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By William Pfaff
There is a segment of the American policy community that believes international society to be a system of permanent conflicts of interests and rivalries for primacy, with war the ultimate recourse. Jean-Paul Sartre, no anthropologist but an influential figure in his time, gave voice to this view at the end of the Second World War when he spoke of humanity's "interiorized scarcity" as causing "everyone to see everyone else as Other and as the source of evil."
This is not the current Pentagon view, which prefers to look upon mankind as mostly composed of candidate Americans and American allies, waiting to be introduced, by force on occasion, to democratic rule. This is the progressive view also conventionally held in academic as well as popular circles in the U.S., where it is common to think that humanity is headed for some version of universal democracy. A new book by Steven Pinker of
China currently is at the center of long-term Washington policy and of its military preoccupations particularly. Today, the United States may still be the world's leading military and economic power, but in both respects the fiery Chinese dragon's breath is felt and feared, with implications being debated in the K Street think-tanks.
The fear is misplaced. The military concern is only indirectly justified, in that the strategic entanglement of one with the other continues to make it difficult for the United States and China to disengage, both psychologically and in the field or at sea.
China is committed to unification with Taiwan, all but impossible militarily, and the United States has a defense treaty with the Taiwanese government, which it does not want to invoke but conceivably might be compelled to respect (to the misfortune of all).
Until 1999, the government of Taiwan claimed to be the government of China in exile. Abandoning this claim was at the same time an automatic rejection of China's claim that the island is a rebel province. The symmetrical claims of the former Kuomintang on Taiwan and the Communist government of the mainland were thereby simultaneously undermined, although Beijing maintains its claim. The reciprocal claims have always been all but meaningless because unrealizable, but the establishment of democracy in Taiwan presents a fundamentally altered political situation in the region.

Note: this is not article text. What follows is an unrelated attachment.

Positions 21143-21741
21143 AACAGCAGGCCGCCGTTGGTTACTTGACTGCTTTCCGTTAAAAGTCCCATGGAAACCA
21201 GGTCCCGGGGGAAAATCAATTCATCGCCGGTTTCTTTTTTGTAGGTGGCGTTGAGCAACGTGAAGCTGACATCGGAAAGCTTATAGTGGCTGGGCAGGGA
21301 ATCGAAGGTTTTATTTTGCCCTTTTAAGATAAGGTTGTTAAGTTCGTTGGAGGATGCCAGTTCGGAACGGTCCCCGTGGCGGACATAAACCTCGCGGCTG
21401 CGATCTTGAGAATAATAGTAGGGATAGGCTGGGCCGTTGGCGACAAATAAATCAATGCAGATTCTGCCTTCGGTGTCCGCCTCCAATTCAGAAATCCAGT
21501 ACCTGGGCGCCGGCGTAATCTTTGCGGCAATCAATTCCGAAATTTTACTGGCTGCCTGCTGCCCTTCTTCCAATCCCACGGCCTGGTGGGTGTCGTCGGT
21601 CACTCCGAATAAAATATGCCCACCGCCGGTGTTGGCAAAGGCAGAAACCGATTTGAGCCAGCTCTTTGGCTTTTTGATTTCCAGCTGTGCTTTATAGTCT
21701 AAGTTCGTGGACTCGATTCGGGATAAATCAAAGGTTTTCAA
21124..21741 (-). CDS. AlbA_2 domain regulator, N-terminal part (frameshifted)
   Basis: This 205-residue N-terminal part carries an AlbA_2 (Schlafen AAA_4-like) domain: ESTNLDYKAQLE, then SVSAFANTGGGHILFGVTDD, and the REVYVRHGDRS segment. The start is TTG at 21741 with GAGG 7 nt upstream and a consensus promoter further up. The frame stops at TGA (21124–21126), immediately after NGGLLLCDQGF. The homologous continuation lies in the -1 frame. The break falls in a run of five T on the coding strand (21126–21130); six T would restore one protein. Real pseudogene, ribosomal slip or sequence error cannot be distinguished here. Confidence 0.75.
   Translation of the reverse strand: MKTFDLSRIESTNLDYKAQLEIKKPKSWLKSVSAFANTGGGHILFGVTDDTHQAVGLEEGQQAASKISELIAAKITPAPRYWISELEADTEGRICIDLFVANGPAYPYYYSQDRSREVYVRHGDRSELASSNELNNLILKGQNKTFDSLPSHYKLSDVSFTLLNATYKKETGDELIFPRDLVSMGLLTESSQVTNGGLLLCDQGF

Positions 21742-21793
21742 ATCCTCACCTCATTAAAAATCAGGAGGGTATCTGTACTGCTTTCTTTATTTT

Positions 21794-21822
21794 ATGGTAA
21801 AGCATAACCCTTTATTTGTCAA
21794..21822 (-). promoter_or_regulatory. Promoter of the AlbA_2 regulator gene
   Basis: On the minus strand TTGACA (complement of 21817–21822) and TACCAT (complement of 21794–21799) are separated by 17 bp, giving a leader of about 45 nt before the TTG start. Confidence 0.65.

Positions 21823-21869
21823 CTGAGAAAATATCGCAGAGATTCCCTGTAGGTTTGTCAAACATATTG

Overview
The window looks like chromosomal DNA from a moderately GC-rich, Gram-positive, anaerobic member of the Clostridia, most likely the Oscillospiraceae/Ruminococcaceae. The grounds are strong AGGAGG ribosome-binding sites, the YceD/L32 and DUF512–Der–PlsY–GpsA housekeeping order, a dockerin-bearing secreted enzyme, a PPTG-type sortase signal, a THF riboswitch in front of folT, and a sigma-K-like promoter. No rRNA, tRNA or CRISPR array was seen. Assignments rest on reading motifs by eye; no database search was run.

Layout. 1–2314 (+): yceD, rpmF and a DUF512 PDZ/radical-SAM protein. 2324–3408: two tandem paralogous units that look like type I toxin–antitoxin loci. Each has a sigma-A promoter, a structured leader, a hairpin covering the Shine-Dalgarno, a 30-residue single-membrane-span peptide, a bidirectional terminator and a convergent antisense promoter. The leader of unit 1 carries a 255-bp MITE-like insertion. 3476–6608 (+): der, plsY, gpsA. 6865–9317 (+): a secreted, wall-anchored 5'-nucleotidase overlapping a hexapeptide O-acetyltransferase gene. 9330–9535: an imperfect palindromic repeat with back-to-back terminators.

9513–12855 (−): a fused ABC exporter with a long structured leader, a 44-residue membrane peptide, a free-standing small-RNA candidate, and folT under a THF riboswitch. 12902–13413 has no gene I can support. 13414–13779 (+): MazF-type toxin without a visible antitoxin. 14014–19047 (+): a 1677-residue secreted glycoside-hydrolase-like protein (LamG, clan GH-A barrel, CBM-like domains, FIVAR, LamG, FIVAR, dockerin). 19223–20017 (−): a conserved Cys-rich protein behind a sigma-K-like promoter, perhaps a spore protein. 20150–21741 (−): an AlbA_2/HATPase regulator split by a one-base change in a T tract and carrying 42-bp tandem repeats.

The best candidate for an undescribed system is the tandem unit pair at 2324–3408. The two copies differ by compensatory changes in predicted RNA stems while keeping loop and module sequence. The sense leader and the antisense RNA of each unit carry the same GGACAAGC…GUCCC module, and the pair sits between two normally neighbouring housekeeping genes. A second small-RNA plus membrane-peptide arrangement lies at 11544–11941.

China and North Korea now are the only non-democracies in East Asia, and in neither country does the existing government seem to have much of a future. North Korea's weakness and inner contradictions offer the prospect of an extremely dangerous collapse. China is making aggressive maritime, territorial and offshore claims in the South China Sea that the states of the area and the United States contest. This affords China's government the appearance of great strength but the opposite is likely to prove true: that it is extremely fragile because of the decline in its political legitimacy, which rests on successfully having carried off the economic transformation of the country.
This transformation is now in jeopardy because of the external crisis of capitalism -- of which China practices a maladapted simulacrum. The United States now is attacking its trade and currency policies. Internally, China suffers inflation, low wages, a distressed middle class, a weak social net covering only a part of China's vast population and much rural poverty.
China's buildup of its army (which allegedly "worries" Washington) is of actual interest to the United States only if it intends to invade China, which is unlikely. Its purchase of the hulk of a Ukrainian aircraft carrier for "training purposes" and expansion of its deep-water navy are equally irrelevant to the U.S., which, for reasons unknown to anyone outside the Pentagon and the
The other widely heard fear of China, which seems to have become a popular myth in the U.S., is that China is about to outstrip the United States economically and industrially. This is vastly exaggerated (as I have argued before in this space). China is commonly described as the "next superpower" because of its Gross National Product (GNP) numbers. But GNP numbers are meaningless unless what is being produced is a qualitative challenge to its rivals, not an overtaking in volume production of secondary technology goods and components for high-technology goods being produced elsewhere, as today is the case for China.
This will not always be the case. The Chinese leadership is well aware of the country's deficiencies in this respect and is in a position to control research and education in the country (and abroad, to the extent that it is a state interest to direct Chinese students abroad into scientific and technological areas where the nation has a need to catch up with and eventually surpass the United States). To an America in industrial and educational decline, this threat is not for tomorrow, but is nonetheless not negligible, and worth attention. Remember defeated and impoverished Japan in 1945, and what followed?
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